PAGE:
Symantec today announced that it is buying nSuite, a privately-held virtual workspace management company, in a move some analysts see as a bid to ensure its future. The acquisition, scheduled to close later this month is for an undisclosed amount in cash.
As Microsoft (NASDAQ: MSFT) moves into the antivirus and security market with its recently announced Equipt software as a service (SaaS)
All three will form the nexus of Symantec’s newly established Endpoint Virtualization group, whose charter is “to look at virtualization technologies that can run on the laptop or anything that looks like a Windows desktop,” Brad Rowland, Symantec’s director of enterprise marketing, endpoint virtualization, told InternetNews.com.
The new emphasis on endpoint virtualization at Symantec “almost looks like a Plan B,” Rob Enderle, principal analyst at the Enderle Group, told InternetNews.com.
Symantec’s move into endpoint virtualization “gives them increasing breadth so, if the antivirus stuff goes south, they’ll have a space in virtualization, which appears to be the next big thing” Enderle said.
Microsoft is treading hard and heavy on Symantec’s heels with the Equipt program, which consists of applications and security in software as a service (SaaS) mode. Equipt, available only in Circuit City stores, includes antivirus and antispyware software in Windows Live OneCare; Microsoft Office Home and Student 2007 applications; and Microsoft Office Live workspace, which gives users a dedicated online workspace to share documents.
The nSuite connection broker and presentation virtualization technologies will let users access data and applications stored on servers at any time, from any device. This is the thin client model that’s been around for years and is experiencing a resurgence as virtualization takes hold, observers say.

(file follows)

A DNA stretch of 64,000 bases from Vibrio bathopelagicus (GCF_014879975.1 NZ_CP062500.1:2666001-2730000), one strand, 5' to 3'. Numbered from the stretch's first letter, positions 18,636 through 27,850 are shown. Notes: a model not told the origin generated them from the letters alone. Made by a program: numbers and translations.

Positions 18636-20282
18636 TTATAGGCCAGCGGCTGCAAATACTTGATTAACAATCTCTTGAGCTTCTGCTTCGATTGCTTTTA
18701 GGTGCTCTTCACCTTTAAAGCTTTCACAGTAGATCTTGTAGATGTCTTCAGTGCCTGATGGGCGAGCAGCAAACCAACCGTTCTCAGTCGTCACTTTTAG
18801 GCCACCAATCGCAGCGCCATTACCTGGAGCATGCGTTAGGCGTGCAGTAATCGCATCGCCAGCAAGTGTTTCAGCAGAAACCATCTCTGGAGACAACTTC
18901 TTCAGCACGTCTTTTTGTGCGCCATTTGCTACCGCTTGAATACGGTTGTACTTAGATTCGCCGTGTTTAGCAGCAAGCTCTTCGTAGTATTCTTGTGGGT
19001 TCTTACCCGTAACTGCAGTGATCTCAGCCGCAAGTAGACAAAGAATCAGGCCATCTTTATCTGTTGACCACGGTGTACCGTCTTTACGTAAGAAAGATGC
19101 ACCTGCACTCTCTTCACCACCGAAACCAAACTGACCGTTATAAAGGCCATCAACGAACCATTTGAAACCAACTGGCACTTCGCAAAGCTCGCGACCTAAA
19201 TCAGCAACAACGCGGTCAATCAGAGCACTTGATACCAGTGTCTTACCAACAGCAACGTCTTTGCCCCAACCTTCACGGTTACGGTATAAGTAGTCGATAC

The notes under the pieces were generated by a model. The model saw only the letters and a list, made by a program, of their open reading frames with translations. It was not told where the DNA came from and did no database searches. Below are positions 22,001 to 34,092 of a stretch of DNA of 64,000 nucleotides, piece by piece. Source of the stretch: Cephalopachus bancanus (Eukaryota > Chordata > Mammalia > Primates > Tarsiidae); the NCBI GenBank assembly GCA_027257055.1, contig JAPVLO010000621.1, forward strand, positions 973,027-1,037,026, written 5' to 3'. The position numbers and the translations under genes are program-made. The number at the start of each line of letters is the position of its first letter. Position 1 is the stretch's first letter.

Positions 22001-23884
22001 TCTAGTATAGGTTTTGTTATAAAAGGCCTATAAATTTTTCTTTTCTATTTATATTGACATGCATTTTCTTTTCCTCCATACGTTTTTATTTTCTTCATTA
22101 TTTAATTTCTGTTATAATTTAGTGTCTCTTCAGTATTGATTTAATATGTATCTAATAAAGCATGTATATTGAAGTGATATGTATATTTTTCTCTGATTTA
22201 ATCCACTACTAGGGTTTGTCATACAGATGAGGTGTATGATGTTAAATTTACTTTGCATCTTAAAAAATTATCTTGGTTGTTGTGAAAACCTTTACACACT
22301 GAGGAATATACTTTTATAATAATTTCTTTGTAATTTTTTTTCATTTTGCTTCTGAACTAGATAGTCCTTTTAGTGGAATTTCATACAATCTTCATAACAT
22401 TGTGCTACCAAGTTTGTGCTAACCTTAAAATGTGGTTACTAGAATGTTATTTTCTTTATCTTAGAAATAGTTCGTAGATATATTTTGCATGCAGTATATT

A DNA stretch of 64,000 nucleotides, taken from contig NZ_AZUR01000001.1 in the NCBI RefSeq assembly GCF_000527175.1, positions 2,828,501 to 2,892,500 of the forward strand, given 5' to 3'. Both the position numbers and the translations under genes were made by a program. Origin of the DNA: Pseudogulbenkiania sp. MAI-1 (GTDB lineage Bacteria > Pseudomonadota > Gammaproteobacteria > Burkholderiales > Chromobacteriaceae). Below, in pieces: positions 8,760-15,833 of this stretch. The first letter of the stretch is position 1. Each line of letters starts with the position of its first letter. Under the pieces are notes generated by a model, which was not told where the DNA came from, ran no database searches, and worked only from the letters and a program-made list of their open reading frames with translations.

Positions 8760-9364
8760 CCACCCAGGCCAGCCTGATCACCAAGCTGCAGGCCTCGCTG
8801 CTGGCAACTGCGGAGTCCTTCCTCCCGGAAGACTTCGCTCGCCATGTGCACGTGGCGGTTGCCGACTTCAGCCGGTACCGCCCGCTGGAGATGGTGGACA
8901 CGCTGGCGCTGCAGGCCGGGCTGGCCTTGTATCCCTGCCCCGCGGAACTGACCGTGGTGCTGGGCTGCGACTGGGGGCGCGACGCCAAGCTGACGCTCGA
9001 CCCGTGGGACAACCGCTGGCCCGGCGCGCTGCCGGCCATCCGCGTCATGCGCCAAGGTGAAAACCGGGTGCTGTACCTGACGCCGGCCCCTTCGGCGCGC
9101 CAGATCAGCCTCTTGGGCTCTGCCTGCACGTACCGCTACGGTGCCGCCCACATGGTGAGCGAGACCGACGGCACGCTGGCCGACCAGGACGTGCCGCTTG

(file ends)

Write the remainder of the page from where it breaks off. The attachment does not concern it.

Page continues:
Symantec’s goal is to enable anytime, anywhere computing through virtualization. “As a user I don’t have to know or care where the applications are coming from, I just want to compute,” Rowland said.
Yes, we need change
“Applications should follow users, instead of being tied to the desktops or user devices,” Rowland said. “Where I’m connecting, how secure I am, what function I’m trying to perform — these should all be governed by policies,” he added.
CIOs “should be able to take any computing building blocks and use them without having to use a vendor-specific toolset for the most critical pieces, which are application delivery and information management,” Rowland said. Eventually, underlying technologies such as hypervisors will become commoditized and different vendors’ hypervisors will coexist, Rowland added.
Symantec’s vision of anywhere, anytime computing is shared by Google, (NASDAQ: GOOG) with Google Apps; Microsoft, with Equipt; VMware (NYSE: VMW); Hewlett-Packard (NYSE: HPQ), which unveiled three new thin clients in February; and IBM (NYSE: IBM), which “got rid of its PC division in anticipation of this,” Enderle said. “There’s likely to be a huge position in this direction and Symantec’s positioning itself to take advantage of it,” he added.
After the deal closes, Symantec will continue to sell the nSuite products in their current form. It will announce product updates at ManageFusion, a hands-on lab and training event held in various cities worldwide.
ManageFusion 2008 will be held in October. The event was co-founded by Altiris, now part of Symantec.
While nSuite focused on healthcare, and Symantec will continue selling to that space, it will also target other selected vertical markets. “We’ll deliver the applications based on the user,” Rowland said.
Will Symantec succeed with its move into the thin-client market? Quite likely, Enderle thinks. “You have a bunch of major players in this space, and Symantec’s moving in validates the market,” Enderle said.